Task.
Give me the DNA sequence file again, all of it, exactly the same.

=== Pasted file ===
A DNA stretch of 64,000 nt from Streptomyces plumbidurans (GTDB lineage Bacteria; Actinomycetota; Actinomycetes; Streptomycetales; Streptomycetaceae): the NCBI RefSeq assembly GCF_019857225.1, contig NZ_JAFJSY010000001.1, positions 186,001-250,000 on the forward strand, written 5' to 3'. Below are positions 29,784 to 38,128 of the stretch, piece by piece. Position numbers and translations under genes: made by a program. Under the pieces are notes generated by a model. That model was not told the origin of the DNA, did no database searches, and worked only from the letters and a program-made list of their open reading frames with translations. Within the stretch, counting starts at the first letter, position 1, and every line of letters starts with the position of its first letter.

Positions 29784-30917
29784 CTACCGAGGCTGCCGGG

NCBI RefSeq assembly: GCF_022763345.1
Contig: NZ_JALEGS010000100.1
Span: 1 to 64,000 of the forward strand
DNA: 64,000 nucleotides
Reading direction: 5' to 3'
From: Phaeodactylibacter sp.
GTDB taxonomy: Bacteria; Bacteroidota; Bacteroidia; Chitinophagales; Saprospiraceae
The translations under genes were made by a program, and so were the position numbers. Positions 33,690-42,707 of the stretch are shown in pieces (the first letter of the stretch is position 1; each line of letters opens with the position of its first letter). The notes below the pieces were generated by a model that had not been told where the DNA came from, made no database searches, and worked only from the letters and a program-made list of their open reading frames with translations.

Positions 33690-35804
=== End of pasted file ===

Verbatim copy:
A DNA stretch of 64,000 nt from Streptomyces plumbidurans (GTDB lineage Bacteria; Actinomycetota; Actinomycetes; Streptomycetales; Streptomycetaceae): the NCBI RefSeq assembly GCF_019857225.1, contig NZ_JAFJSY010000001.1, positions 186,001-250,000 on the forward strand, written 5' to 3'. Below are positions 29,784 to 38,128 of the stretch, piece by piece. Position numbers and translations under genes: made by a program. Under the pieces are notes generated by a model. That model was not told the origin of the DNA, did no database searches, and worked only from the letters and a program-made list of their open reading frames with translations. Within the stretch, counting starts at the first letter, position 1, and every line of letters starts with the position of its first letter.

Positions 29784-30917
29784 CTACCGAGGCTGCCGGG

NCBI RefSeq assembly: GCF_022763345.1
Contig: NZ_JALEGS010000100.1
Span: 1 to 64,000 of the forward strand
DNA: 64,000 nucleotides
Reading direction: 5' to 3'
From: Phaeodactylibacter sp.
GTDB taxonomy: Bacteria; Bacteroidota; Bacteroidia; Chitinophagales; Saprospiraceae
The translations under genes were made by a program, and so were the position numbers. Positions 33,690-42,707 of the stretch are shown in pieces (the first letter of the stretch is position 1; each line of letters opens with the position of its first letter). The notes below the pieces were generated by a model that had not been told where the DNA came from, made no database searches, and worked only from the letters and a program-made list of their open reading frames with translations.

Positions 33690-35804